Last updated: October 7, 2014
Page 9 of 18
Ch 2: The Simplex Method
MATH2230/MATH3205/Mark Lau
1. (Initialization) We choose (
x
1
, x
2
) = (0
,
0) to be the initial CFP.
2. (Optimality test) This CFP is not optimal since
z
increases when either
x
1
or
x
2
increases, in order to satisfy the first constraint.
3. (Initial BF solution) Set up the initial tabular form
z
(
x
1
)
(
x
2
)
x
3
x
4
x
5
x
6
RHS
1
3
2
0
0
0
0
0
0
1
2
1
0
0
0
6
0
2
1
0
1
0
0
8
0
1
1
0
0
1
0
1
0
0
1
0
0
0
1
2
and see that (0
,
0
,
6
,
8
,
1
,
2) is our first BF solution.
4. (Iteration 1, step 1) We choose
x
1
as the entering variable, since
z
increases faster in
the direction of
x
1
.
5. (Iteration 1, step 2) We choose
x
4
as the leaving variable, so that
x
1
yields the greatest
increase without leaving the feasible set. Note that
x
5
cannot be the leaving variable
since

x
1
+
x
5
= 1, and hence
x
1
would be negative if
x
5
= 0.
6. (Iteration 1, step 3) We perform row operations on the simplex tableau in 3, in order
to obtain a BF solution:
z
x
1
(
x
2
)
x
3
(
x
4
)
x
5
x
6
RHS
1
0
1/2
0
3/2
0
0
12
0
1
1/2
0
1/2
0
0
4
0
0
3/2
1
1/2
0
0
2
0
0
3/2
0
1/2
1
0
5
0
0
1
0
0
0
1
2
The BF solution found in the current iteration is (4
,
0
,
2
,
0
,
5
,
2). More iterations are
need since the objective function value can be improved further by moving to one of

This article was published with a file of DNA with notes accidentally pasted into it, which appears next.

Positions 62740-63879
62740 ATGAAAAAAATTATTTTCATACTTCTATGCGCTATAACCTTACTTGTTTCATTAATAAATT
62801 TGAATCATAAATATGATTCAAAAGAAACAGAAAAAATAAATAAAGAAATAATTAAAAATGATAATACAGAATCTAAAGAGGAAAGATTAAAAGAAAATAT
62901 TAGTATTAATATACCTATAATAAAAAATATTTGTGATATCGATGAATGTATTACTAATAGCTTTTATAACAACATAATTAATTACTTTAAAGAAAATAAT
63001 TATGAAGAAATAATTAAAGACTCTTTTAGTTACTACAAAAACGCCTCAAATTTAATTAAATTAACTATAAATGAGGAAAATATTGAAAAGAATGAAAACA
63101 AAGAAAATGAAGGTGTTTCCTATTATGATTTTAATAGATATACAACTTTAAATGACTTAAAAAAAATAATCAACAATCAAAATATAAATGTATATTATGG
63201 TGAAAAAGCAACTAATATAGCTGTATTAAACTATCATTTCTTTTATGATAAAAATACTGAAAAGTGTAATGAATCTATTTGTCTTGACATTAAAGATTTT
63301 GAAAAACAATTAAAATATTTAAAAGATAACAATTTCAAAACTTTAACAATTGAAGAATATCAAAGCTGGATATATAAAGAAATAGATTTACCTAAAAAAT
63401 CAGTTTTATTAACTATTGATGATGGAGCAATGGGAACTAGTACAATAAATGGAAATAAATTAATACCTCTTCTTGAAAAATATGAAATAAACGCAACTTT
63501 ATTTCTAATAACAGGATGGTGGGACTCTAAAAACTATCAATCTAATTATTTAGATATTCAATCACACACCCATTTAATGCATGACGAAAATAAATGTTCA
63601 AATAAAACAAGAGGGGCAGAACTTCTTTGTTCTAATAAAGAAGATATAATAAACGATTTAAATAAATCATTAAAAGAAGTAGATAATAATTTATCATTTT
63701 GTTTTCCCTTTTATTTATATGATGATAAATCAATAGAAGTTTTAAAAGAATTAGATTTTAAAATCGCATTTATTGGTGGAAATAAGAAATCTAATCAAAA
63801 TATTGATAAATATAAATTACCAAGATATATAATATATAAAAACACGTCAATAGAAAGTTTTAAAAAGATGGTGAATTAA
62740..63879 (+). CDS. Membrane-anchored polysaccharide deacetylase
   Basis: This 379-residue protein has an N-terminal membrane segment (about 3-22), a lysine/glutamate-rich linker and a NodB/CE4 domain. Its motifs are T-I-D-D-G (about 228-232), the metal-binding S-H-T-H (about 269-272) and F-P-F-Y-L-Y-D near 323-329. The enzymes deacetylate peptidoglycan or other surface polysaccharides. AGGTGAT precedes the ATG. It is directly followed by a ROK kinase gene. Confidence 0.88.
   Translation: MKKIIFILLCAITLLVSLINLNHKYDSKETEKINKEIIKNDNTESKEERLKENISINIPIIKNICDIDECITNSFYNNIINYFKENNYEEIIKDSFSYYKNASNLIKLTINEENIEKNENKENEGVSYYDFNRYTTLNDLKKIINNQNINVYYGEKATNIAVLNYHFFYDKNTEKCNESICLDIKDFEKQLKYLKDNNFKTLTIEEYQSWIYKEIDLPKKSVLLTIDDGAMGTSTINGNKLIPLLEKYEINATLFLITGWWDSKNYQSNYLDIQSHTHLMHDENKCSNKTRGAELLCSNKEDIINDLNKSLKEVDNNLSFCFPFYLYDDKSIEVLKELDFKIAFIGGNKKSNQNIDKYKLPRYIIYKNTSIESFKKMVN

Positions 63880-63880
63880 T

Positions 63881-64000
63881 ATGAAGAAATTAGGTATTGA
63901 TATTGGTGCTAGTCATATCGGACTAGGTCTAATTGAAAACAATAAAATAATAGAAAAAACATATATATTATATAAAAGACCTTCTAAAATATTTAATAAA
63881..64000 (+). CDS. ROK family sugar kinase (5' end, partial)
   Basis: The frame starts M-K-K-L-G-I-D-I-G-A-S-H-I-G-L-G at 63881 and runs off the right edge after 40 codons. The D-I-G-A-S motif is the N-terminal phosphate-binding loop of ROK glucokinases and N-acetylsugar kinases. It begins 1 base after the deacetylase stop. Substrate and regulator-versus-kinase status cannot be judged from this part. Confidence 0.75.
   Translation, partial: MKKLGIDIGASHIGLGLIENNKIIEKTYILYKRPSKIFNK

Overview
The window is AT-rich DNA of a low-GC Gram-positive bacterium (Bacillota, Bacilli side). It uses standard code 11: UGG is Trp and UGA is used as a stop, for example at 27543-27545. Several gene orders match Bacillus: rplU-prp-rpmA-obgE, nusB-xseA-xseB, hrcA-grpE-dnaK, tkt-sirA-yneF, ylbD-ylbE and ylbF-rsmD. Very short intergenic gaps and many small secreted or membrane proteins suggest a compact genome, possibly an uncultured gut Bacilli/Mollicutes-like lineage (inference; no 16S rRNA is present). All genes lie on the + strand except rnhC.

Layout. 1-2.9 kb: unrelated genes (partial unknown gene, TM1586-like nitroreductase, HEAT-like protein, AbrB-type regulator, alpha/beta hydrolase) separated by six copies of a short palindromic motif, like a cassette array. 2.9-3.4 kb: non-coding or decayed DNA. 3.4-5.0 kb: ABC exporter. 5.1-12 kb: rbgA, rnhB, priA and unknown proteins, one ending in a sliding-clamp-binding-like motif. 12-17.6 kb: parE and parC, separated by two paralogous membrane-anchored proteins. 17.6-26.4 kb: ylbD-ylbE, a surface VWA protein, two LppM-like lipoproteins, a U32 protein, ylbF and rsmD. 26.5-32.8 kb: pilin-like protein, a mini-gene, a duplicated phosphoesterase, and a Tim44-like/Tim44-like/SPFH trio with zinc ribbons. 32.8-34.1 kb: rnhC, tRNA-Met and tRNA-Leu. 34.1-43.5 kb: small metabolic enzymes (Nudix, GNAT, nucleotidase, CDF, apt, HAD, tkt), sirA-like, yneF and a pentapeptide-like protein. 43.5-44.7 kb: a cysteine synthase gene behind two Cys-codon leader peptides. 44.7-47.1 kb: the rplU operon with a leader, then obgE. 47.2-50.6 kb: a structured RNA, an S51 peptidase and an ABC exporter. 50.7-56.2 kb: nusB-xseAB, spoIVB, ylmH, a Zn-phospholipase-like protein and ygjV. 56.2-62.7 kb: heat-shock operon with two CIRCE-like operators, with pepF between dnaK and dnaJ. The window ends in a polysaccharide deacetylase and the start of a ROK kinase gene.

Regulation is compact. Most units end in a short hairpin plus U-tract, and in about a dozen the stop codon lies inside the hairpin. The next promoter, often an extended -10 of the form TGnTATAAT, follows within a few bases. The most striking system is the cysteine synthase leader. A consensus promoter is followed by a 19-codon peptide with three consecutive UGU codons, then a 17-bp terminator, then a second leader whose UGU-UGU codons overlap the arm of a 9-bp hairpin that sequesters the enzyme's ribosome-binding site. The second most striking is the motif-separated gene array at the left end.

the adjacent BF solutions.
7. (Iteration 2, step 1) Assign
x
2
as the entering variable.
Last updated: October 7, 2014
Page 10 of 18
Ch 2: The Simplex Method
MATH2230/MATH3205/Mark Lau
8. (Iteration 2, step 2) Assign
x
3
the leaving variable.
9. (Iteration 2, step 3) Perform row operations on the tabular form in Iteration 1 to get
z
x
1
x
2
(
x
3
)
(
x
4
)
x
5
x
6
RHS
1
0
0
1/3
3/2
0
0
38/3
0
1
0
1/3
2/3
0
0
10/3
0
0
1
2/3
1/3
0
0
4/3
0
0
0
1
1
1
0
3
0
0
0
2/3
1/3
0
1
2/3
The BF solution found in the current iteration is (10
/
3
,
4
/
3
,
0
,
0
,
3
,
2
/
3). The optimal
solution is found with objective function value 38/3. Keep in mind that the algorithm
stops when an optimal solution has been obtained. In problems having multiple optimal
solutions, one can perform more iterations to obtain other optimal solutions.
2.1
Solving Minimization Problems
The following minimization
min
c
1
x
1
+
c
2
x
2
+
· · ·
+
c
n
x
n
subject to a set of constraints can be converted to a maximization,
max

c
1
x
1

c
2
x
2
 · · · 
c
n
x
n
,
over the same set of constraints. For example, the following minimization problem
min
x
1
,x
2
∈
R
0
.
4
x
1
+ 0
.
5
x
2
s.t.
0
.
3
x
1
+ 0
.
1
x
2
≤
2
.
7
,
0
.
5
x
1
+ 0
.
5
x
2
= 6
,
0
.
6
x
1
+ 0
.
4
x
2
≥
6
,
x
1
, x
2
≥
0
Last updated: October 7, 2014
Page 11 of 18
Ch 2: The Simplex Method